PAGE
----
When I tell people about the seven-day race I ran in the Sahara last year, they ask questions. The most common one is, “Why?”1 A close second is, “How did you get all the water you needed?”
Now, you’ve probably heard that you should drink eight glasses of water a day. It’s one of those bits of conventional wisdom that a lot of people just absorb along the way. But it turns out not to have a lot of data behind it.
There’s no formal recommendation for water intake. The eight-glass figure appears to come from a 1945 report recommending 2.5 liters a day. And even then, the report suggested much of that could come from food.2
That’s how conventional wisdom often works. A widespread “fact” becomes so ingrained that it’s slow to change. Here’s another bit of conventional wisdom you might have heard: The less efficient that a market is, the more likely that an active manager will be able to outperform.
It makes sense at first glance. If there is less informational efficiency, the odds increase that a manager with an informational edge can consistently beat the market.
But just like our water example, we need to ask if there are data behind this idea.
What the data say
To test the conventional wisdom on active management, let’s examine active managers in U.S. small-cap equities and emerging markets equities. There’s a general belief in the industry these are easier segments of the market in which to outperform because there are more informational advantages available to active managers. So it seems reasonable to expect to find active funds that consistently outperform their peers over long periods.
The chart below tests that hypothesis. It shows the most recent five-year performance (from 2012 to 2016) of active funds that performed in the top quintile over the previous five-year period (from 2007 to 2011). Going by the conventional wisdom, we’d expect to see most of these funds remain on top.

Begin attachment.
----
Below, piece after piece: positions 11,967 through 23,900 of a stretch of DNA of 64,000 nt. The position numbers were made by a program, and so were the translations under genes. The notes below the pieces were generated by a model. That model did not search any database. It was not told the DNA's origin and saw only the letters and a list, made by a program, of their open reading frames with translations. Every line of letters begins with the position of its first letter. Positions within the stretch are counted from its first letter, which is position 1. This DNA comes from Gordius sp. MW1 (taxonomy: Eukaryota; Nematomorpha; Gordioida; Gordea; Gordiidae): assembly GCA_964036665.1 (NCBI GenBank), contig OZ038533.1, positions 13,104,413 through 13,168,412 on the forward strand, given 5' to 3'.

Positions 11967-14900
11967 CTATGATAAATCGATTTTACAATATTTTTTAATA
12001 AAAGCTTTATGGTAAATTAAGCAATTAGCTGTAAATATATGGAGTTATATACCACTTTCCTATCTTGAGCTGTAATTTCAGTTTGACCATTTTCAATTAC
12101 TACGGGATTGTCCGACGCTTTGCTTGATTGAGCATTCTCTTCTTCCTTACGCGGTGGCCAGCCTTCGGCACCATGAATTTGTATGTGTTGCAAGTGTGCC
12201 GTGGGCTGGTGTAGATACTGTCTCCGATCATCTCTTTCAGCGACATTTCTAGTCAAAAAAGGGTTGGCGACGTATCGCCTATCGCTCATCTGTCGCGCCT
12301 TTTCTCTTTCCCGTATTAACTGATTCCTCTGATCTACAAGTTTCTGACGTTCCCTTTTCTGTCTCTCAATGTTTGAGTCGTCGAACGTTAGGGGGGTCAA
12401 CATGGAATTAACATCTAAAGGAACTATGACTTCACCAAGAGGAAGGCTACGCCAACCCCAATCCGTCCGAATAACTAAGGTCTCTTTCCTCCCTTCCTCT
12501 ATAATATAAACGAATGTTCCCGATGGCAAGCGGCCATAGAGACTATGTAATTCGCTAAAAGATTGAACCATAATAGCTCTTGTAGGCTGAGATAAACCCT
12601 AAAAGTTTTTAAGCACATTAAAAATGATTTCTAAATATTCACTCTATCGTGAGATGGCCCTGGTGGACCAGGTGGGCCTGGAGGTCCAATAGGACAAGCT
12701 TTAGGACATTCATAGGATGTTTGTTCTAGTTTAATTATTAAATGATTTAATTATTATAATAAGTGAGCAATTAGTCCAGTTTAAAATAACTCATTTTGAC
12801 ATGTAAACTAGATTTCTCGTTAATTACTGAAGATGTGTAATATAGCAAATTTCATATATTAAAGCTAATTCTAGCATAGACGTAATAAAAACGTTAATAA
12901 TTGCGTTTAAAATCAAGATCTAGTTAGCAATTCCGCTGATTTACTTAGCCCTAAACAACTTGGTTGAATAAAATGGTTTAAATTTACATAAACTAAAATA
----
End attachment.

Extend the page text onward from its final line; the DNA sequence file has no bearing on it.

Outperformance tends not to persist
Note: Percentages do not add up to 100% due to rounding.
Instead, we see the opposite. The most common result for the top performers from 2007 to 2011 was to fall into the bottom quintile over the next five years. A significant number of funds ended up merged or liquidated in the five years following top-quintile performance.
The conventional wisdom does not hold.
Conventional wisdom can’t win the zero-sum game
Let’s take a step back and remember that the stock market is a zero-sum game.3 Every time an investor makes a profitable trade, another investor must take the opposite side and incur an equal loss. And investors are subject to costs to participate in the market.
While inefficient market sectors could offer informational advantages with attendant opportunities for outperformance, their participation costs (such as wider bid-ask spreads, market impact, and expense ratios) are significantly higher than in larger, more liquid areas of the market. Remember, you only keep after-cost returns.
With improvements in technology and rising competition, it is becoming increasingly difficult for active managers to consistently outperform relevant market indexes net of all costs. They’re no longer competing against “mom and pop.” They’re competing against the professionals in the neighboring skyscraper, and the ability to find an informational edge is shrinking along with their margins.
Outperformance requires talent, low costs, and patience
So does this leave active investing in the same boat as the myth about the eight glasses of water? Not really. But if the best way to get ahead in active investing is to know something other investors don’t, perhaps the first thing to reconsider is the conventional wisdom.
Our research shows that long-term, active outperformance is possible. But choosing recent high performers in inefficient markets isn’t the answer. Instead, we found that low-cost funds run by talented managers can achieve long-term outperformance for patient investors. Patience is key, because returns will be inconsistent even for successful managers.
One good way to learn patience is running a seven-day race in the desert.4 And while we’re rethinking, I can report another flaw in conventional wisdom. You need way more than eight glasses of water a day when you run through the Sahara.
I’d like to thank Tom Paradise, Kunio Iwata, and Tim Clavin for their invaluable contributions to this blog post.
1 I have three teenagers at home. This was a vacation.
2 Food and Nutrition Board, National Academy of Sciences, 1945. Recommended dietary allowances, revised 1945. Washington, D.C.: National Research Council. (Reprint and Circular Series, No. 122.)
3 William F. Sharpe, 1991. The arithmetic of active management. Financial Analysts Journal 47(1):7–9.
4 There are much easier ways.
All investing is subject to risk, including the possible loss of the money you invest. Prices of small-cap stocks often fluctuate more than those of large-company stocks. Stocks of companies based in emerging markets are subject to national and regional political and economic risks and to the risk of currency fluctuations. These risks are especially high in emerging markets.